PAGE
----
People are now rushing to buy costumes and scary props and decorations in time for the upcoming Halloween celebration. In stores, you will find many Halloween-related products like masks, costumes, toys, make-up, and other scary items that children would like to use.

BAN Toxics’ BT Patroller went to Divisoria, Manila—a known bargain shopping destination—over the weekend to conduct market monitoring of Halloween masks to determine if this has passed the Toy and Game Safety Labeling Act of 2013.

In BAN Toxics’ findings, all of the masks do not have product labeling and are all wrapped in plastic. The products do not indicate any information that it has undergone health and safety standards from the Food and Drug Administration of the Philippines (FDA).

During BAN Toxics’ recently concluded Usapang Konsyumer webinar last October 21, FDA cited the importance of product labels as a mandatory labeling requirement for toys and child care article products pursuant to the Implementing Rules and Regulations of Republic Act 10620, otherwise known as the “Toy and Game Safety Labeling Act of 2013”. The following information should appear on the package, container, wrapper or protective covering of the products:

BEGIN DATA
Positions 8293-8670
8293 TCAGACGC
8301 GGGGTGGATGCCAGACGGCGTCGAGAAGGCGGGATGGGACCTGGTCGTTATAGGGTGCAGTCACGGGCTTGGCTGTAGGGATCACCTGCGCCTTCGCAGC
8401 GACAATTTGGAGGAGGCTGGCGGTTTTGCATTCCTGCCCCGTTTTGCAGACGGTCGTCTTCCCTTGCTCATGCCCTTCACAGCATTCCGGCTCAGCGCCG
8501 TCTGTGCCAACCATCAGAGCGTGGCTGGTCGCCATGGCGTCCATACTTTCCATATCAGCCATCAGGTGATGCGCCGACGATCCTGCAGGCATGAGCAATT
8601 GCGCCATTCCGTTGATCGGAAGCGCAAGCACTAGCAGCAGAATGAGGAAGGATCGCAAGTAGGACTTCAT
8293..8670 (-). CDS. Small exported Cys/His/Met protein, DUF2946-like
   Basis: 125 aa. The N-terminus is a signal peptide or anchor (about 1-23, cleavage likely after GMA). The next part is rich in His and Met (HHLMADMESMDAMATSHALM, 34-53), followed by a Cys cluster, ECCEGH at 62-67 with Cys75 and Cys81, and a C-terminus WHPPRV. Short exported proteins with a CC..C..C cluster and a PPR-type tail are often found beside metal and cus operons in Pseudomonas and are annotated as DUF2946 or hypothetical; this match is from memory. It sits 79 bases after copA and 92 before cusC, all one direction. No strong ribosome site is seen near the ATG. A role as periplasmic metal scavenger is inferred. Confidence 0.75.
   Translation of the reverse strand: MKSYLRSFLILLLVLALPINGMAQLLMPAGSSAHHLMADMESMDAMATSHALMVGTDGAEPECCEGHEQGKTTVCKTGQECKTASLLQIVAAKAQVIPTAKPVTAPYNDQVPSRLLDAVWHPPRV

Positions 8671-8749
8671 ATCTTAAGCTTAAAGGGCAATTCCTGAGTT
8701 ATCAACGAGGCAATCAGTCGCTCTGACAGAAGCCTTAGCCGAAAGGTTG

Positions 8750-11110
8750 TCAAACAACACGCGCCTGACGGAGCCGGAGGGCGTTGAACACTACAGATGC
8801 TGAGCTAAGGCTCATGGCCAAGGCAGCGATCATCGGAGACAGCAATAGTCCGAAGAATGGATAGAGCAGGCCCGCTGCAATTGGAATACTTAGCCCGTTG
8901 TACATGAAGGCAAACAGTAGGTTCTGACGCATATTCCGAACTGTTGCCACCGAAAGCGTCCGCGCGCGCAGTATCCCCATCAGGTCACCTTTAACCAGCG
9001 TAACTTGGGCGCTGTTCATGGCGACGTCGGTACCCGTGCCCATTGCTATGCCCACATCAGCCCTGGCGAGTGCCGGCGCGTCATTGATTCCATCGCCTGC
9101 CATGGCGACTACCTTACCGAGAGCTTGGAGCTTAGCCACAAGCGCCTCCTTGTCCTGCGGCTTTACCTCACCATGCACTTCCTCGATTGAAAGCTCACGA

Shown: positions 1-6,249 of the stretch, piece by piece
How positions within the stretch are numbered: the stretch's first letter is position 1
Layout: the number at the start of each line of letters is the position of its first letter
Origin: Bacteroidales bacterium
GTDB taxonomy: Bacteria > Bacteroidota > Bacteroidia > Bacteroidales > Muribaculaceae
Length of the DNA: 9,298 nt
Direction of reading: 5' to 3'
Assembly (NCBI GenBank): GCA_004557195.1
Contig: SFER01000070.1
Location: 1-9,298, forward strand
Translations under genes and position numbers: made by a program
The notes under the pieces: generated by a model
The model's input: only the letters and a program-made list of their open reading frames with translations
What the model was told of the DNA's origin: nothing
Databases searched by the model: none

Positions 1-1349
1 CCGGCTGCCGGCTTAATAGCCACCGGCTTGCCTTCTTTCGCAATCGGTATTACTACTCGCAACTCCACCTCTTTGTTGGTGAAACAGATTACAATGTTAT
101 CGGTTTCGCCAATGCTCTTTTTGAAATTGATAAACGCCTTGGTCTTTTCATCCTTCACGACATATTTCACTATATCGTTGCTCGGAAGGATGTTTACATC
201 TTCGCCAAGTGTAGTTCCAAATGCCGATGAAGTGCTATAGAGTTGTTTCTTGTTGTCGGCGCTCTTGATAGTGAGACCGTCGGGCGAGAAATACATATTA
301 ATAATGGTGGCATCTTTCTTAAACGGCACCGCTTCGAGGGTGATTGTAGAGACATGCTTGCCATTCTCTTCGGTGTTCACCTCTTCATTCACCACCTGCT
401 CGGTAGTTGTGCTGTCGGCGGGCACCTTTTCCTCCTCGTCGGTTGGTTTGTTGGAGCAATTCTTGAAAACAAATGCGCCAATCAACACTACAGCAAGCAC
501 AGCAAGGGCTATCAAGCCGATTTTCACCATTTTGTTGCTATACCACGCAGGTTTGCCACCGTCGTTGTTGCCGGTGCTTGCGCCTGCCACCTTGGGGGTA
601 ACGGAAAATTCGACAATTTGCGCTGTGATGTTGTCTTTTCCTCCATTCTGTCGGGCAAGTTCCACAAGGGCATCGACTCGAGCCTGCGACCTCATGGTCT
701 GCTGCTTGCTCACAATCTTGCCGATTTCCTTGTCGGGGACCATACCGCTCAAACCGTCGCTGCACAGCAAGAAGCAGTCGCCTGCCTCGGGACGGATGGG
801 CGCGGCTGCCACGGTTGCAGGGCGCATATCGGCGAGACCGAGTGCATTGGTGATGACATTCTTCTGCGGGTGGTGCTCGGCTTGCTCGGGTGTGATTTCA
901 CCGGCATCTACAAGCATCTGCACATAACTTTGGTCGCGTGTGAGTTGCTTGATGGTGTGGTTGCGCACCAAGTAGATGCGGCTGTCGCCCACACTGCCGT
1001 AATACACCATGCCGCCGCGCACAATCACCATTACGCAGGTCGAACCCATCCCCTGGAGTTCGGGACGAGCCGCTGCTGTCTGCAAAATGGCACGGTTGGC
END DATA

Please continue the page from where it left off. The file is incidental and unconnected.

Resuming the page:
1. License to Operate (LTO) Number issued by FDA

  2. Age Grading

  3. Cautionary Statement/Warnings

  4. Instructional Literature

  5. Manufacturer’s markings with complete name and address of the local company

  6. Item Model/Stock Keeping Unit (SKU) number

The label must be generally written in English, otherwise, a parallel translation in English or Filipino, or both, must appear thereon. The label must be in a visible, easily legible, understandable and indelible form.

FDA also advised consumers to be vigilant in purchasing TCCA products as gifts for children during special occasions. Consumers must check the product label’s information if it is compliant with the above-mentioned labeling requirement.

“The proliferation of unlabeled and unnotified toys and child care article (TCCA) products in the market during special occasions must be stopped all at once,” said Thony Dizon, Toxics Campaigner of BAN Toxics.

“We appeal to store owners and retailers to refrain from selling unnotified Halloween toys to protect consumers and the general public, especially children, from potential exposure to toxic chemicals and other hazardous substances,” he added.

To guide consumers, BAN Toxics reiterated the following tips in buying children’s toys:

  • Regularly visit the FDA website for health advisories and the Verification Portal ( to check the list of notified TCCA products

  • Read the label properly and follow the mandatory product labeling requirements under RA 10620

  • Report to FDA any concerns related to the unnotified Toy and Child Care Article (TCCA) at